- ?An Egungun Costume At Middlebury
As the title suggests, Death and the King’s Horseman is not your fluffy, pre-holiday theatrical fare. Middlebury College playwright-in-residence Dana Yeaton has timed this Sunday’s staged reading of Nigerian playwright Wole Soyinka’s taut drama to coincide with a dazzling display of African artifacts at the school’s art museum, entitled “Resonance from the Past: African Art from the New Orleans Museum of Art.” Although Soyinka addresses weighty themes of honor, duty and sacrifice, he also infuses poetry and humor into the life-and-death struggles his characters face.
When a call went out for projects to support the exhibit, Yeaton immediately thought of the Nobel Laureate’s 1975 play. Many pieces in the show come from the Yoruban region of Nigeria, where Soyinka was born and where he set the story. In a “nice little coincidence,” says Yeaton, a specific ceremonial object that plays a pivotal role in the script — an Egungun death mask — happens to be part of the display. The mask is a metaphor for misunderstanding between the Nigerians and the British colonial officials who live among them. In the play, a District Officer’s wife wears the sacred item, which is invested with deep ritual significance, to a costume party.
Set during World War II, the play is based on a true story. A Yoruban king has died, and tradition dictates that his closest advisor — his horseman, called Elesin — must follow him to the hereafter 30 days later.
Elesin embraces his destiny because his relationship to the king formed the cornerstone of his dignity and renown. “Our joint hands raised houseposts of trust that withstood the siege of envy and the termites of time,” he says. Elesin looks forward to rejoining his friend, when “our spirits shall fall in step along the great passage.”
As Elesin and his Praise-Singer stroll through the market on his last day, townspeople celebrate the horseman and his impending transition. But when word leaks to the British administrators, they set out to derail Elesin’s plans, condemning the imminent suicide as “pagan.”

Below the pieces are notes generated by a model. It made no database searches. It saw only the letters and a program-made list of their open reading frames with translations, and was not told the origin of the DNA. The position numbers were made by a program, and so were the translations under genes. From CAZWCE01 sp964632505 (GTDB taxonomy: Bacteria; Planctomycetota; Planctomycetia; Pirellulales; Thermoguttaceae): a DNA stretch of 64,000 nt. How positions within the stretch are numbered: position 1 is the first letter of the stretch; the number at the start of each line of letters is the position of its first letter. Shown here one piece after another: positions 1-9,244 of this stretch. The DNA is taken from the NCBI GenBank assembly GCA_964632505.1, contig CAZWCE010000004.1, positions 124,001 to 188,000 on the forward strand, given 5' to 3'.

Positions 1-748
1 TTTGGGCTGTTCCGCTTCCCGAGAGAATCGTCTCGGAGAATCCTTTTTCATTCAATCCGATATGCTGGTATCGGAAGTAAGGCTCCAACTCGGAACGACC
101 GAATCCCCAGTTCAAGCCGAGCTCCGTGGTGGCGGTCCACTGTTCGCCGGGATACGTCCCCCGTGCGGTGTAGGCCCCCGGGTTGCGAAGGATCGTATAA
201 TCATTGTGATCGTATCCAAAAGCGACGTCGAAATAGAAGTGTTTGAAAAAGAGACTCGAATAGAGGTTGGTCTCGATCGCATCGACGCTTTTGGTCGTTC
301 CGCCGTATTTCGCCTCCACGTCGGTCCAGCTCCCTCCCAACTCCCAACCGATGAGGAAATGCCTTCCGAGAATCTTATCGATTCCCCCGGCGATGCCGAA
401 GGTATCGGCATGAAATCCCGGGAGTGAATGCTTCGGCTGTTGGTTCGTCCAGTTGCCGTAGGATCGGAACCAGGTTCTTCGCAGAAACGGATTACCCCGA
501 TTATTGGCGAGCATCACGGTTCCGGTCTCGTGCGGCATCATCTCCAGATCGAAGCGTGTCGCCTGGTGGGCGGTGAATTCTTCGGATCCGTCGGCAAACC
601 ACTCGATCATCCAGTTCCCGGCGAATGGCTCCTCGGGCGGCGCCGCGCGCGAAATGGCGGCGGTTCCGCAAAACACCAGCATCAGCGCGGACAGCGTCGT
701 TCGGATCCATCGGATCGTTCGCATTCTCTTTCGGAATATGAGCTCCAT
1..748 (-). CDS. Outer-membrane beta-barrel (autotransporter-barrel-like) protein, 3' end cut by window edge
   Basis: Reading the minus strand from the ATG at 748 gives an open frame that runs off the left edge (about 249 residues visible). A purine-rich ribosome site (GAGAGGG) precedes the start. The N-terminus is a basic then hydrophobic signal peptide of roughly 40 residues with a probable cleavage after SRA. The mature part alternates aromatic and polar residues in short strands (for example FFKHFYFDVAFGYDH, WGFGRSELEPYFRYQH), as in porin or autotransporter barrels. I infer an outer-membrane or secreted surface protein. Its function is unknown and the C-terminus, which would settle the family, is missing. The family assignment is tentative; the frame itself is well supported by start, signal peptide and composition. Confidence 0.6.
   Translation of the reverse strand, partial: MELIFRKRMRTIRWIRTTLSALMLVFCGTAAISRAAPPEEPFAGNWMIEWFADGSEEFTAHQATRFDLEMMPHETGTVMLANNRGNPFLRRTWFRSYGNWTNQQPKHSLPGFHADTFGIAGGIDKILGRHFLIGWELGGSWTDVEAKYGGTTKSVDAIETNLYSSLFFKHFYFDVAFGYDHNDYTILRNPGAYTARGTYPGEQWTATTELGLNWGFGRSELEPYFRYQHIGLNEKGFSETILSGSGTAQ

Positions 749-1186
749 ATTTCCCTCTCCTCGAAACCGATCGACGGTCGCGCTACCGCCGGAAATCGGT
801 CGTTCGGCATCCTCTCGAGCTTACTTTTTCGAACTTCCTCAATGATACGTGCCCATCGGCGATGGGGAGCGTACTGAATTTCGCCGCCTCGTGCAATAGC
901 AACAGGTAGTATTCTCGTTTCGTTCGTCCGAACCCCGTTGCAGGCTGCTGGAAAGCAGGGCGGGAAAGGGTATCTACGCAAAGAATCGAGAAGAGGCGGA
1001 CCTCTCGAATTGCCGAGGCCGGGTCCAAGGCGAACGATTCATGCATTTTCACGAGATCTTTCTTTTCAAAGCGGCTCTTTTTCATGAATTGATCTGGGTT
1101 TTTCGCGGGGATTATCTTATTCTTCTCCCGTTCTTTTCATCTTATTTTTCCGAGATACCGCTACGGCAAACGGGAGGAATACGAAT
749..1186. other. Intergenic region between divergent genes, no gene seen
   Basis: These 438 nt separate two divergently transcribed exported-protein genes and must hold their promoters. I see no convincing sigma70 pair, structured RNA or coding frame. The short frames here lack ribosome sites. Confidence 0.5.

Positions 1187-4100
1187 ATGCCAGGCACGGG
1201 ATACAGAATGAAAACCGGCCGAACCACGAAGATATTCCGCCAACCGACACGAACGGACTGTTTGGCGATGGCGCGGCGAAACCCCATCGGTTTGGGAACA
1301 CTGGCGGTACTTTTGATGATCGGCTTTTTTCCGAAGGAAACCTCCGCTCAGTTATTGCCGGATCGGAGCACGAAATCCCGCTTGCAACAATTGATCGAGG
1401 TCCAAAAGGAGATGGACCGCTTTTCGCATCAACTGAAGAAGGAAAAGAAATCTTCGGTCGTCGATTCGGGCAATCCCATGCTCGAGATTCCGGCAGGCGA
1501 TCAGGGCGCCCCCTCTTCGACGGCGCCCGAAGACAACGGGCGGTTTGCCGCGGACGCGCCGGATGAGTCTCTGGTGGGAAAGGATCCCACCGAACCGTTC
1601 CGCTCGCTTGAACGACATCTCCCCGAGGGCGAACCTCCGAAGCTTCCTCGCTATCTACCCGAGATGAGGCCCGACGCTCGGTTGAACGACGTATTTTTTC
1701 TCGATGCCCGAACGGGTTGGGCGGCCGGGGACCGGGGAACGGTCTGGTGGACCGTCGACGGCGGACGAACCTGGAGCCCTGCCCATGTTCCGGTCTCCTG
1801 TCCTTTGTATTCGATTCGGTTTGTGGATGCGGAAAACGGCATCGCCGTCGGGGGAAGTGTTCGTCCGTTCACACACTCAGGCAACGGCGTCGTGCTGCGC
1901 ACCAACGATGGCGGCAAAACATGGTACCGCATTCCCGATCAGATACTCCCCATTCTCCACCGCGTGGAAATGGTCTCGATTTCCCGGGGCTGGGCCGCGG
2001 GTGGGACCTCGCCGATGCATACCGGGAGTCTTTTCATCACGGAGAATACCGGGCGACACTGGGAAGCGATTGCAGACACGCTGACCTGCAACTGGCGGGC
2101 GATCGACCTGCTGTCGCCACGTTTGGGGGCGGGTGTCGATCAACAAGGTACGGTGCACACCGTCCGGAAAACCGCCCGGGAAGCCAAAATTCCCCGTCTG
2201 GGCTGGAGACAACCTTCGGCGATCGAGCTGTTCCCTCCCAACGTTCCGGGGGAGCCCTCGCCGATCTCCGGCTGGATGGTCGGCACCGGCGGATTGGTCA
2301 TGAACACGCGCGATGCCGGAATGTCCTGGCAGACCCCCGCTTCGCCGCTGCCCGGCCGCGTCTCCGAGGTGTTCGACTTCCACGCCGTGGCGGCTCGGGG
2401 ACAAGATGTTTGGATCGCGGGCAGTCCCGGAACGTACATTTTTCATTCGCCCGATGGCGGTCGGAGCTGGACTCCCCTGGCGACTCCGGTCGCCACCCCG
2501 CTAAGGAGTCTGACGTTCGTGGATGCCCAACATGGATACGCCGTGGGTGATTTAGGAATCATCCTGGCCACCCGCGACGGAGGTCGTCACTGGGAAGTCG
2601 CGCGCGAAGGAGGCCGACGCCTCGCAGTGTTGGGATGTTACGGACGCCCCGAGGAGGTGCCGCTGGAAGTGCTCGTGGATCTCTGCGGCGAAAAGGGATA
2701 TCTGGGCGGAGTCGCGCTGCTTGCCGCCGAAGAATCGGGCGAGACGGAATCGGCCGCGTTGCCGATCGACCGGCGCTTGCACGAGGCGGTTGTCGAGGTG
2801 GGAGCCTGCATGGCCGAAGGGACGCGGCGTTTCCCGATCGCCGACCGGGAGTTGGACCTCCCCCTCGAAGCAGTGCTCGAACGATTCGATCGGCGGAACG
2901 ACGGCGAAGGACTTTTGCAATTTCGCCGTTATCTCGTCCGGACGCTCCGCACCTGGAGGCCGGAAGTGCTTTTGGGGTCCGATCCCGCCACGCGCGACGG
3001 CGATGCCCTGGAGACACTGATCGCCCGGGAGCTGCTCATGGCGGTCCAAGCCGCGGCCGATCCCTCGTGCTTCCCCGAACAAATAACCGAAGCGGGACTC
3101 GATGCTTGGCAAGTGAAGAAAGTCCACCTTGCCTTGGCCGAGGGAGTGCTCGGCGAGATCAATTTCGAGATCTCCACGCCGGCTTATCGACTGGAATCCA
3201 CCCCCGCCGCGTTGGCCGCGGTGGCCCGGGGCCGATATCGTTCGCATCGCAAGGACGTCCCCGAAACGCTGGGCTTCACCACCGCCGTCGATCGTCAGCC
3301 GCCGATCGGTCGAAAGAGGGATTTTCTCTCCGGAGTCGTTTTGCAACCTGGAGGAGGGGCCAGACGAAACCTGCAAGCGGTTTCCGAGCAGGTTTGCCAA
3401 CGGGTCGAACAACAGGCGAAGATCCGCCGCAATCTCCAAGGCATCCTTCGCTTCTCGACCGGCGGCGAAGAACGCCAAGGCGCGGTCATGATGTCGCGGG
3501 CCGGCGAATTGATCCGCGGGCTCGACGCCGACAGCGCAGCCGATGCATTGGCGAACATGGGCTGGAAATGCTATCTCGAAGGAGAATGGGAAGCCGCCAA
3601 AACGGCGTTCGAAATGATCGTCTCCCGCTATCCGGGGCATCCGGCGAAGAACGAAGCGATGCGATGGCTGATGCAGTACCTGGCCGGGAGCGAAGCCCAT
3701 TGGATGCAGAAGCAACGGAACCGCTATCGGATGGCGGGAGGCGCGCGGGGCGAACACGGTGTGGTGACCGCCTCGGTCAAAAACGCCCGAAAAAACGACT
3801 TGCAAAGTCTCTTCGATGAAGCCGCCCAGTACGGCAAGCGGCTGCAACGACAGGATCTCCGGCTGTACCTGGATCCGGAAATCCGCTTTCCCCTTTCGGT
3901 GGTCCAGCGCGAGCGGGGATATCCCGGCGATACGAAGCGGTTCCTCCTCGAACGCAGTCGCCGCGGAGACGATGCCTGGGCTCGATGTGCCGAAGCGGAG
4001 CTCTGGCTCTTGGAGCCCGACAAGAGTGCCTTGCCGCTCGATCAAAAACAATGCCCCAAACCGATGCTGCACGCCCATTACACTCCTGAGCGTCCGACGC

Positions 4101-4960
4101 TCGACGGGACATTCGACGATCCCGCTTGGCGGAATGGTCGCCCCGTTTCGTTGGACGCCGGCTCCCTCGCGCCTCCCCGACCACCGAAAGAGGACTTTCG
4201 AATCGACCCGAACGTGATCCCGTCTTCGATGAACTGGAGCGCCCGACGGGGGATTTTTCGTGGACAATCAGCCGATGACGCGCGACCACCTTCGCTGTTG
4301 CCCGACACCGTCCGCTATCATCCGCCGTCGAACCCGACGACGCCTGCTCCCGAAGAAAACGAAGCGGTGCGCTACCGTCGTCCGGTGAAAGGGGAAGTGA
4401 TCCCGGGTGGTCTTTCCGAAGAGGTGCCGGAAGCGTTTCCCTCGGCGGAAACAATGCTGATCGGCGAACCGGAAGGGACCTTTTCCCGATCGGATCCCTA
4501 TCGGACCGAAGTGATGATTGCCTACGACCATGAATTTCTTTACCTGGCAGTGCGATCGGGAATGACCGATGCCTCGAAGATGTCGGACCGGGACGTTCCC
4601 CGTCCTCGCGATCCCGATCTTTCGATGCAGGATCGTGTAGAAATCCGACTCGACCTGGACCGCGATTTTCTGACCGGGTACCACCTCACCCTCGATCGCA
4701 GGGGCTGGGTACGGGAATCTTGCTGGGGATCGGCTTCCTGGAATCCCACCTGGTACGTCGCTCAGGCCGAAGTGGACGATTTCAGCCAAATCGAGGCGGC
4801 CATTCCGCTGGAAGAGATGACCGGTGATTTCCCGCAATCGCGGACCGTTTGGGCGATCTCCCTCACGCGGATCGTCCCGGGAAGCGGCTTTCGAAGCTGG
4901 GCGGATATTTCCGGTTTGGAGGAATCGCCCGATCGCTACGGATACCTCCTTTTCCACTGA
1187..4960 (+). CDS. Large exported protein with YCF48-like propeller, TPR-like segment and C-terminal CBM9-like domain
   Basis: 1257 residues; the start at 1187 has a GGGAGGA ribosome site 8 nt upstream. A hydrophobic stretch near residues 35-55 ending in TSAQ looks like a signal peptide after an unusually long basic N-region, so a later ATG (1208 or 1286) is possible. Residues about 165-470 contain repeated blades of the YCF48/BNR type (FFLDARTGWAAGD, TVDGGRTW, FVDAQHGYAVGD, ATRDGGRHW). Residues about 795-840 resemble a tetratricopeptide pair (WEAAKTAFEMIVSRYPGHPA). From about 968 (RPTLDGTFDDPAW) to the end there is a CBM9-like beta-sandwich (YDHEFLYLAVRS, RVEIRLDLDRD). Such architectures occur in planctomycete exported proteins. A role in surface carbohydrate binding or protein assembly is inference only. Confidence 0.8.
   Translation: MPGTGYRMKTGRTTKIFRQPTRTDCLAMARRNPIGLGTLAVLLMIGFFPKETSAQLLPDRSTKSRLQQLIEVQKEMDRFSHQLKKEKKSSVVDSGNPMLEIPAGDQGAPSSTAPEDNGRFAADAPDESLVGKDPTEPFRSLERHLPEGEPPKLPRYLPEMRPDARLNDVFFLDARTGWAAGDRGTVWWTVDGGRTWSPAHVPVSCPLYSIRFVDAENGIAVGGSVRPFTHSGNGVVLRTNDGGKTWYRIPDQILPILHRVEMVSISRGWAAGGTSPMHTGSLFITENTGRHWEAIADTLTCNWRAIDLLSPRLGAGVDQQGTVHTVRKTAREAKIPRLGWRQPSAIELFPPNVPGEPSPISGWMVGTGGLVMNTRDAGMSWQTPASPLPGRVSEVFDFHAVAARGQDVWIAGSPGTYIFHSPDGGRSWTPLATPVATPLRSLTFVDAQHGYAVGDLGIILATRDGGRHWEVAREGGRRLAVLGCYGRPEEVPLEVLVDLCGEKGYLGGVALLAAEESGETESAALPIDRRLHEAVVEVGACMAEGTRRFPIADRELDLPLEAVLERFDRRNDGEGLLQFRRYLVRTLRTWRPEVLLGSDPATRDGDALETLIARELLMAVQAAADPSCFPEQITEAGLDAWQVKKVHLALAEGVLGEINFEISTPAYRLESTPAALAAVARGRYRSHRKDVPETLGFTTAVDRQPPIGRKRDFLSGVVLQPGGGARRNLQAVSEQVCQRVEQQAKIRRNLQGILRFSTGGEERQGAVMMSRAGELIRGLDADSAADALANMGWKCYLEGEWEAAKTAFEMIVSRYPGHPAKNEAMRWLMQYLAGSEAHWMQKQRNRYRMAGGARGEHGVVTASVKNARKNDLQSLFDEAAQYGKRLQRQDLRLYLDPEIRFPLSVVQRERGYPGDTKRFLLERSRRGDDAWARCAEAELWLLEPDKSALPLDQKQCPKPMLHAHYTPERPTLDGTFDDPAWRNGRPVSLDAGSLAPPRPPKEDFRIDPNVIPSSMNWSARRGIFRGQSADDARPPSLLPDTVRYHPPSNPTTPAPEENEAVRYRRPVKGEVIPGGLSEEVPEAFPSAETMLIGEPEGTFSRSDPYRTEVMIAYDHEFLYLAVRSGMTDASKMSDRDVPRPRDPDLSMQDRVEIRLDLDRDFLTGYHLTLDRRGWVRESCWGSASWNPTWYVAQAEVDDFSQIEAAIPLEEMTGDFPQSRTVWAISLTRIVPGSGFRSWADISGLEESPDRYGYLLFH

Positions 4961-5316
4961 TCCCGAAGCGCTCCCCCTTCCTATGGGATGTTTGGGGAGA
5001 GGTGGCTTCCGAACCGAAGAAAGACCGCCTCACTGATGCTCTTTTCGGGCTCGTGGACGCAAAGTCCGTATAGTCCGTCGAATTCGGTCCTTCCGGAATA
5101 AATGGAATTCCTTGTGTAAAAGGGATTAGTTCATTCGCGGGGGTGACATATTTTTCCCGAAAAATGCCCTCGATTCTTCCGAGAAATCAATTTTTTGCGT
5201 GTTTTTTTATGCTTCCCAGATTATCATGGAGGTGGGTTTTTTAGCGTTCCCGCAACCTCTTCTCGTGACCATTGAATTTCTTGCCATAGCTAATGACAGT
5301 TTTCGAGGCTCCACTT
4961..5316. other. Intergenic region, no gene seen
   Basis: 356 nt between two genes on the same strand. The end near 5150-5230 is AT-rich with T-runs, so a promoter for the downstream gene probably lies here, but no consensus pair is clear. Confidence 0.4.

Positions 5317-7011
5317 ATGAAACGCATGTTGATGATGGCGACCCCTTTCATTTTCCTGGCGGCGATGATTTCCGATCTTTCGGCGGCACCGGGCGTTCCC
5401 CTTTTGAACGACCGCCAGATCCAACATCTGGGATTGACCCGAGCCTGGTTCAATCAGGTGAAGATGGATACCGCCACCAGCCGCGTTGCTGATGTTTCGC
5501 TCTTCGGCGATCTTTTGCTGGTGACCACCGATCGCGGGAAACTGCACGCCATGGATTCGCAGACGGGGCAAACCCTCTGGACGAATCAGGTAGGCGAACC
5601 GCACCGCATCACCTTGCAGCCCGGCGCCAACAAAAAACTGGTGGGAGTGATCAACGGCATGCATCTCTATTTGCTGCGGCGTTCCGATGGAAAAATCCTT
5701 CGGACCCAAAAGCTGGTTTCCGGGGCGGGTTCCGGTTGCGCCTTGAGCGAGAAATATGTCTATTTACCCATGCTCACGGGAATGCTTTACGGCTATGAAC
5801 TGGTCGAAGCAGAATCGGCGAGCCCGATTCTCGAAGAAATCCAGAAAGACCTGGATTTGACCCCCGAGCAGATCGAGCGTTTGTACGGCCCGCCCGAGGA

In the play’s intro, Soyinka himself cautions against seeing the story as a “clash of cultures,” because this “presupposes a potential equality . . . of the alien culture and the indigenous.” This warning altered Yeaton’s perspective. In the first two scenes, there is “no way to avoid the contrast,” Yeaton admits. Soyinka depicts the Yorubans with a “wonderful rich culture, full of agrarian imagery and . . . charismatic people making epic sacrifices for each other. And then you meet these silly, Monty Pythonesque caricatures of English people . . . They couldn’t be much more superficial.”
But Soyinka, who was educated in England during the empire’s waning days, goes beyond a simplistic narrative in which bad white colonial masters make victims of their good black colonial subjects. The “eye-opener,” says Yeaton, is the final scene. “As much as the white culture gets mocked and mocks itself in this story . . . , [Soyinka] allows for the possibility that this awful intervention, with all its awful consequences, is something that was inspired by the best of intentions.”
A staged reading — in which actors perform with scripts and without sets, costumes or elaborately directed physical movement — offers several benefits over a full-fledged production, according to Yeaton. The playwright believes the “winning recipe” for pulling “wonderful performances” out of his actors is to mix a few seasoned pros with “excited” students, both experienced and inexperienced. Coming in from New York City to play Elesin is actor Esau Pritchett, “an annual star on campus,” Yeaton notes, from his dramatic readings of Martin Luther King Jr.’s letters at MLK Day concerts. Middlebury artist-in-residence François Clemmons — a noted gospel vocalist — portrays the Praise-Singer.
From a practical point of view, the greatly reduced rehearsal time makes the reading “a low-investment, high-yield affair,” says Yeaton. Seeing a script come to life from the table-read step has always been “one of the most exciting times for me in rehearsal process,” he observes. “When people are expected to come in off-book, at that point, whatever you’ve achieved, half of it gets lost as people fumble for words.”
Yeaton feels the comfort of a script in hand creates a “shield.” Neophytes “dare to take chances” and vets give “amazing performances.” The results? Stage alchemy, perhaps. “I think a kind of magic occurs,” Yeaton professes. “When it’s all done, it’s common to hear people say, ‘I forgot it was a reading. I thought I was watching the play.’”